Information Piracy and the Bottom Line

Internet piracy is a hot issue these days. As the amount of non-text media online grows, so does the amount of pirated media. But, just how much piracy is going on has largely remained a topic of speculation.

Until now.

Putting Hard Numbers to Online Piracy

A new study conducted by the British firm Envisional has shed new light on just how widespread the piracy problem is.

According to the study, in the United States alone, 17% of the content streaming, downloading, or otherwise being viewed via the internet is pirated material. That’s nearly one-fifth of all the content viewed by Americans.

To be clear, the study measured bandwidth usage. So, Envisional is not saying that 17% of the population in the United States is pirating copyrighted materials. However, it does show that a massive amount of piracy traffic is cutting into the bottom line of many companies in several industries.

The Magnitude of the Problem

If you own your own business, you can readily understand how devastating these numbers are. Imagine if, after paying for your employees’ benefits, covering workman’s comp insurance, paying business taxes, and shelling out for all the operating costs of your business, someone took 17% of your profits and walked out the door.

In fact, you don’t even have to own a business to understand how frustrating this situation is. If you’re a U.S. employee, you’re used to getting a pay check that’s missing a large chunk of the money you’ve worked hard to earn. As the old saying goes, “Who’s FICA and why is he getting all my money.”

Take another 17% off that and imagine how happy you would be.

The Good News

There is a bright side to the Envisional study. It shows a growing online market for a variety of new media. The interest is there, if we can find a way to control widespread piracy, it will open new doors for legitimate businesses to not only make money but provide additional jobs, which, in this economy, would be a welcome sight.

You can read the full Envisional report here.

2 thoughts on “Information Piracy and the Bottom Line

  1. Max Cho

    While piracy is an issue that probably leads to lost profit and revenue for movie studios, television producers, publishers, and record studios, it’s not accurate to say that there is a 1:1 relationship between bandwidth used in copyright-infringing material and profit.

    In order to prove that bandwidth used in copyright-infringing material had a 1:1 relationship with profit, you would have to prove the following:
    • If no copyright-infringing alternatives existed, everyone that streamed or downloaded pirated material would have purchased it.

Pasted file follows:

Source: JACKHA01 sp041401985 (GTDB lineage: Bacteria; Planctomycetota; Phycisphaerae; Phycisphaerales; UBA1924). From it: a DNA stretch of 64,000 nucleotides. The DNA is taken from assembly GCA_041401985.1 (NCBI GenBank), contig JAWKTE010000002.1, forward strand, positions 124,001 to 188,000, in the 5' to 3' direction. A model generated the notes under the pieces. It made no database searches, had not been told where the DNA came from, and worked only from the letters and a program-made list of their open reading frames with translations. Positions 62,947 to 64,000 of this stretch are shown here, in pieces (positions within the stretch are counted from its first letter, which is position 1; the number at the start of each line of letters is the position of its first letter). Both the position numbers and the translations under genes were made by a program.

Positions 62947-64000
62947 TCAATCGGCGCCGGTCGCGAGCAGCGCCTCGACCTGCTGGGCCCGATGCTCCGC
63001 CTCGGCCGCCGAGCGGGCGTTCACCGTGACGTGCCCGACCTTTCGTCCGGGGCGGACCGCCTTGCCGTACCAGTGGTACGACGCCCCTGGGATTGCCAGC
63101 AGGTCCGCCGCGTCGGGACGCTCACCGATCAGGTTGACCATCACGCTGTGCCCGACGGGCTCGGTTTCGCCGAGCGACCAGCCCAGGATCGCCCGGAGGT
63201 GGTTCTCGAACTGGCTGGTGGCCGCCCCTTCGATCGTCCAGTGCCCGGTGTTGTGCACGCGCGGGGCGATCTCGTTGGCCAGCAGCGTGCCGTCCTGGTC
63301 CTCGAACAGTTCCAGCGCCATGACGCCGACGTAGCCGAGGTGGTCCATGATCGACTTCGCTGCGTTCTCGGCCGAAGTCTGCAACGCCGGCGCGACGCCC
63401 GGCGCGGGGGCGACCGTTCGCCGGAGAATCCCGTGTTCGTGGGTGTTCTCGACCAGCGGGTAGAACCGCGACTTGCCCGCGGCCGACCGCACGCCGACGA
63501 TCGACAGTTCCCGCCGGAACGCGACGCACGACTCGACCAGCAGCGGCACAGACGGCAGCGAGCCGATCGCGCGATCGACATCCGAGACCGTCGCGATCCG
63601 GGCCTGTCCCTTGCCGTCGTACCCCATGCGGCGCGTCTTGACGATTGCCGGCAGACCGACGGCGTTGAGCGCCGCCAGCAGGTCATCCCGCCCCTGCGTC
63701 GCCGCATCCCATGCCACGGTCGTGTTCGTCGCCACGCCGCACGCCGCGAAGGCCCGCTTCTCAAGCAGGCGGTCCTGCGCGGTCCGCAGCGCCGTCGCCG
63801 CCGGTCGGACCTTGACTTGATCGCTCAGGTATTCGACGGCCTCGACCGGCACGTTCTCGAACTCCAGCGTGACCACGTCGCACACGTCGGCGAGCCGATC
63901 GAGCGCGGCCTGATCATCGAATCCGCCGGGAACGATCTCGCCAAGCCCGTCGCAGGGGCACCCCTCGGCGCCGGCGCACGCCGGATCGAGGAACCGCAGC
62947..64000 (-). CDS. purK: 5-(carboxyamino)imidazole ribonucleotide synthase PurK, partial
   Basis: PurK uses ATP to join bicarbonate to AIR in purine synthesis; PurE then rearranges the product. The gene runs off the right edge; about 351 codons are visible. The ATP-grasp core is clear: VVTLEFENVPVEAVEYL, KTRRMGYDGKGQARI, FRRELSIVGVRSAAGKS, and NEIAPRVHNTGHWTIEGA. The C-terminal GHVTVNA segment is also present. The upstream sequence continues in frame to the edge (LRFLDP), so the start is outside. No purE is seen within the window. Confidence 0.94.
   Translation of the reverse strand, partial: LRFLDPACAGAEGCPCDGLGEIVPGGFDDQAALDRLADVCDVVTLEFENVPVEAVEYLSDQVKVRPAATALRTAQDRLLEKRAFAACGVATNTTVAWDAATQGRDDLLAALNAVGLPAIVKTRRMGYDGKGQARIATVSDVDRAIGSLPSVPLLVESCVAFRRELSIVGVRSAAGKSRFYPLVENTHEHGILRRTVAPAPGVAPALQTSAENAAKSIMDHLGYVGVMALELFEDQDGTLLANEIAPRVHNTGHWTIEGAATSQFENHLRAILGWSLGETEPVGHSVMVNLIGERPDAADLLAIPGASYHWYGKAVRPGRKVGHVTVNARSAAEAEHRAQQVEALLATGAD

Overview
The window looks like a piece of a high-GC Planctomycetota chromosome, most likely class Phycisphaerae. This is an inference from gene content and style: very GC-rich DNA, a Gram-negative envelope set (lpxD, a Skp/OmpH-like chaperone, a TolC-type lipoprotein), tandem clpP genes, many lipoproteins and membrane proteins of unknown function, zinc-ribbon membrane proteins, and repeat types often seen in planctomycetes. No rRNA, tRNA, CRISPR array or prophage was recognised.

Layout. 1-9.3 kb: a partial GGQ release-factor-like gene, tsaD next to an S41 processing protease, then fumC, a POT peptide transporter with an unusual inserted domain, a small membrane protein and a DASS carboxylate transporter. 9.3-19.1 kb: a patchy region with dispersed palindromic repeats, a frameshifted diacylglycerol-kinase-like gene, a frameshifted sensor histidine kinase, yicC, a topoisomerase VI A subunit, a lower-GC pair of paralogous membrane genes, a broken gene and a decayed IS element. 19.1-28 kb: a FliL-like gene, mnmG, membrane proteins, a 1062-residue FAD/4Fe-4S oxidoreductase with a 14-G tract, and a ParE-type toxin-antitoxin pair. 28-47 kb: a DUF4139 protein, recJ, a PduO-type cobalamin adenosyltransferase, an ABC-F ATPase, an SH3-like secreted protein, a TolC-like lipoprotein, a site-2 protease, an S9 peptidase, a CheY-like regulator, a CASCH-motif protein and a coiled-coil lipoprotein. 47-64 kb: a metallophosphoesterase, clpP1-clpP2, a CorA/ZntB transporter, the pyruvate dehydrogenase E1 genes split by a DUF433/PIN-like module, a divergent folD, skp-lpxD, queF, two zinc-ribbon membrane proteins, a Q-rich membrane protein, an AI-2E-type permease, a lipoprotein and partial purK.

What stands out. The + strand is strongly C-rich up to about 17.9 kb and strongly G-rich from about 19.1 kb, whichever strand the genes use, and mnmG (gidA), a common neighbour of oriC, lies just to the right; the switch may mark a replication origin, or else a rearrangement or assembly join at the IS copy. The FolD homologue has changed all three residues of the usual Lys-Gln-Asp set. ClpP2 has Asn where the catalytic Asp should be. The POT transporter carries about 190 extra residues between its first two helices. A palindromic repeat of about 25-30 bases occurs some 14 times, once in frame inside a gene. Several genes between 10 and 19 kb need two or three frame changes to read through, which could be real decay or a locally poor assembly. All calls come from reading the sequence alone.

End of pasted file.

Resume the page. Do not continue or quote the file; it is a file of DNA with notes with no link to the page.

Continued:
• That material being streamed on the internet is 100% of the profit stream for creative works.
    If those two are true, then 17% of internet bandwidth usage for content would in fact remove 17% of profit for companies.
    But of course, that’s absurd: the internet is hardly the sole profit source (in fact, I doubt it’s even a major profit source for most of these content creators). And if infringing options didn’t exist, it’s likely at least some of the consumers, if not most, would forgo the luxury of entertainment entirely (entertainment is a luxury, and easily skipped on as the price increases).

    In fact, piracy and free viewership can often help some people in the creative world. Popularity and success of a television show, for instance, can affect its ad revenue and its effect in culture. Youtube, the subject of a Viacom lawsuit for infringing uploaded material that wasn’t taken down, actually showed that some of the uploads were coming from Viacom IP addresses. Why would Viacom employees want us to freely view their held material? Probably because it was of benefit to them: the interests inside a corporation might not necessarily align. Piracy also may bolster bands’ fame, improving concert ticket sales or merchandising opportunities. While this isn’t to the benefit of record companies profits, it certainly doesn’t destroy incentives for creative work.

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  2. John Bickerton Post author

    I think the argument would be that 17% income is lost to illegal downloads. Therefore the channel – Internet downloads – though not one that comprises 100% of major media companies income – this new channel is taking 17% of the business from their other established channels (theater, DVD, rental, their own budding download businesses). In other words it’s 17% lost sales regardless of channel.

    The other argument, that piracy actually helps media companies, is, to me, just a rationalization by those that take part in it. It’s like saying – “I stole a new TV from Walmart but then I showed all of my friends the new TV and they all thought it was cool and wanted one too. I’m helping the TV companies!” Well, tell that to the judge.

    If you want to know if media companies think piracy is helpful, give them a choice. A world with media piracy and a world without. Which do you think they would choose?

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